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Foxes have been eating humans' leftovers for 42,000 years

Ancient fox diets might be good indicators of human impact on past ecosystems

Peer-Reviewed Publication


Foxes Have Been Eating Humans' Leftovers for 42,000 Years

image: Summary figure for the commensal fox hypothesis. The blue area marks the impact of humans on dietary resources. For low δ15N foxes, humans had no influence, while for intermediate δ15N foxes they had a very strong influence (restricted diet). High δ15N foxes may be influenced (e.g. by scavenging at kill sites) or may be of natural origin (e.g. by scavenging from megafauna that died naturally). view more 

Credit: Baumann et al, 2020 (PLOS ONE, CC BY 4.0)

The diets of ancient foxes were influenced by humans, and these small carnivores might be tracers of human activity over time, according to a study published July 22, 2020 in the open-access journal PLOS ONE by Chris Baumann of the University of Tübingen, Germany and colleagues.

Foxes love leftovers. In the wild, foxes regularly feed on scraps left behind by larger predators like bears and wolves, but the closer foxes live to human civilization, the more of their diet is made up of foods that humans leave behind. In this study, Baumann and colleagues hypothesized that if this commensal relationship goes back to ancient times, then foxes might be useful indicators of human impact in the past.

The authors compared ratios of Carbon and Nitrogen isotopes between the remains of various herbivores, large carnivores, and red and Arctic foxes from several archaeological sites in southwest Germany dating to the Middle and Upper Palaeolithic. At sites older than 42,000 years, when Neanderthals sparsely occupied the region, fox diets were similar to their local large carnivores. But in the younger sites, as Homo sapiens became common in the area, foxes developed a more unique diet consisting largely of reindeer, which are too big for foxes to hunt but which are known to have been important game for ancient humans of the time.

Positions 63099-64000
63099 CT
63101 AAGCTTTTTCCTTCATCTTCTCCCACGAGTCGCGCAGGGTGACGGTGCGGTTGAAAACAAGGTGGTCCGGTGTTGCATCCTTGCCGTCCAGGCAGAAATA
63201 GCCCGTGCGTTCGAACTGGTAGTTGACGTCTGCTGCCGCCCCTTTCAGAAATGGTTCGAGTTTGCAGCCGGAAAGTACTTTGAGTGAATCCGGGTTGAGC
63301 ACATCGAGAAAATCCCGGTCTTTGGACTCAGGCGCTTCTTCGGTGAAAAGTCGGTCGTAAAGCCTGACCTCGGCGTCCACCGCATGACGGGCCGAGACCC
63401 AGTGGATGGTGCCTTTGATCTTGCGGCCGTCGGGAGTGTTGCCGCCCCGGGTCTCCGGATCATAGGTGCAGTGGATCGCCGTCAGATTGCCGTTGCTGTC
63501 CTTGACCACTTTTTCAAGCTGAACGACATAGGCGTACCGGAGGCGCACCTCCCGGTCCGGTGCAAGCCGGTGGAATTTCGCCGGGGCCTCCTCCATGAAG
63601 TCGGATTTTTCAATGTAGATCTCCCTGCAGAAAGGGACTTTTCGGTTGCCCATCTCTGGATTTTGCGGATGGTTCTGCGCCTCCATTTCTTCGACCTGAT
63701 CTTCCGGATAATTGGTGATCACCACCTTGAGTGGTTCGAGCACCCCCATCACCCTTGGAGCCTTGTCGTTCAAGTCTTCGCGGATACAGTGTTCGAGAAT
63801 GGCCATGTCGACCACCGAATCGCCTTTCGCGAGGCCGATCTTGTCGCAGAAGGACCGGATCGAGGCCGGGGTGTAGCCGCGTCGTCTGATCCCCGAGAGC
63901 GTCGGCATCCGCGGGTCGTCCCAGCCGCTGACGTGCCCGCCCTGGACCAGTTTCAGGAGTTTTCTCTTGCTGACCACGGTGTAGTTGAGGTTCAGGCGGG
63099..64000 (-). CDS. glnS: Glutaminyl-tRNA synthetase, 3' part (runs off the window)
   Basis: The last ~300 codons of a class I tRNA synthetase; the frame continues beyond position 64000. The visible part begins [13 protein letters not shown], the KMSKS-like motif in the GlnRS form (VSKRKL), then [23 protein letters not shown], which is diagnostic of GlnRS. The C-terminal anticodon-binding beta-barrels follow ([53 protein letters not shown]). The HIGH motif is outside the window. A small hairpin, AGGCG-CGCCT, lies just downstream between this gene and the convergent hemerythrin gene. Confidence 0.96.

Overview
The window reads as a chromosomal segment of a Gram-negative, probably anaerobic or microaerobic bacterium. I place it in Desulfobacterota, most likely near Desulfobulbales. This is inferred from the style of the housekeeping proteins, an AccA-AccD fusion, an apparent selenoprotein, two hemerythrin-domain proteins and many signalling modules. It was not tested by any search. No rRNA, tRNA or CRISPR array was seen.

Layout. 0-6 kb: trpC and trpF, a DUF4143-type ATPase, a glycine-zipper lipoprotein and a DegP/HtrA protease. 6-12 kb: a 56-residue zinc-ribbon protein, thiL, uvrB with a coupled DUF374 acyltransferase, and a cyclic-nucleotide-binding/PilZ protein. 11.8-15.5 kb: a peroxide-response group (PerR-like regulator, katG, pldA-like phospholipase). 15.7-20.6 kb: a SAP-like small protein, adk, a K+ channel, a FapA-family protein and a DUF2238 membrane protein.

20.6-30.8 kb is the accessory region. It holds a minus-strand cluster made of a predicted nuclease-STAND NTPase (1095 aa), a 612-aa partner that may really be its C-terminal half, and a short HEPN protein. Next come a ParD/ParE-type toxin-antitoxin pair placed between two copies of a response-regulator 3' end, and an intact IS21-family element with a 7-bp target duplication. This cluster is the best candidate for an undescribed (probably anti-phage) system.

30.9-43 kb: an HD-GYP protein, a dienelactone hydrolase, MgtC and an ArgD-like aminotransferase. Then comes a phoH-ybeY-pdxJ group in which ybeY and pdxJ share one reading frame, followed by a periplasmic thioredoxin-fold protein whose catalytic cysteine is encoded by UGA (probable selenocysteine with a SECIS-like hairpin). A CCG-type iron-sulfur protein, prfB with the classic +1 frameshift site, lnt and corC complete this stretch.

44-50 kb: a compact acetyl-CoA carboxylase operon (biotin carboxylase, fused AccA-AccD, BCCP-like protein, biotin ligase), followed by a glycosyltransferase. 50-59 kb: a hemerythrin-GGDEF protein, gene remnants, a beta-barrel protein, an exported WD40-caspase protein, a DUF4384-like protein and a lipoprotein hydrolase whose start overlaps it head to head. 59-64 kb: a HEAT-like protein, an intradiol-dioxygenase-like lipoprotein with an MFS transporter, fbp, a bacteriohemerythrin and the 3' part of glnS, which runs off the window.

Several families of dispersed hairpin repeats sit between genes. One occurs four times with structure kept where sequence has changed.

These results suggest that during the Upper Palaeolithic, these foxes made a shift from feeding on scraps left by local large predators to eating food left behind by humans. This indicates that foxes' reliance on human food goes back a good 42,000 years. The authors propose that, with further studies investigating this fox-human relationship, ancient fox diets may be useful indicators of human impact on ecosystems over time.

The authors add: "Dietary reconstructions of ice-age foxes have shown that early modern humans had an influence on the local ecosystem as early as 40,000 years ago. The more humans populated a particular region, the more the foxes adapted to them."


Citation: Baumann C, Bocherens H, Drucker DG, Conard NJ (2020) Fox dietary ecology as a tracer of human impact on Pleistocene ecosystems. PLoS ONE 15(7): e0235692.

Funding: Our research presented received partial financial support by a UNESCO World Cultural Heritage doctoral fellowship (CB) funded by Alb-Donau County and the Heritage Authority of Baden-Württemberg (, the Senckenberg Nature Research Society ( and the University of Tübingen ( We acknowledge support by Open Access Publishing Fund of University of Tübingen ( The funders did not play any role in the study design, data collection and analysis, decision to publish, or preparation of the manuscript.

Competing Interests: The authors have declared that no competing interests exist.

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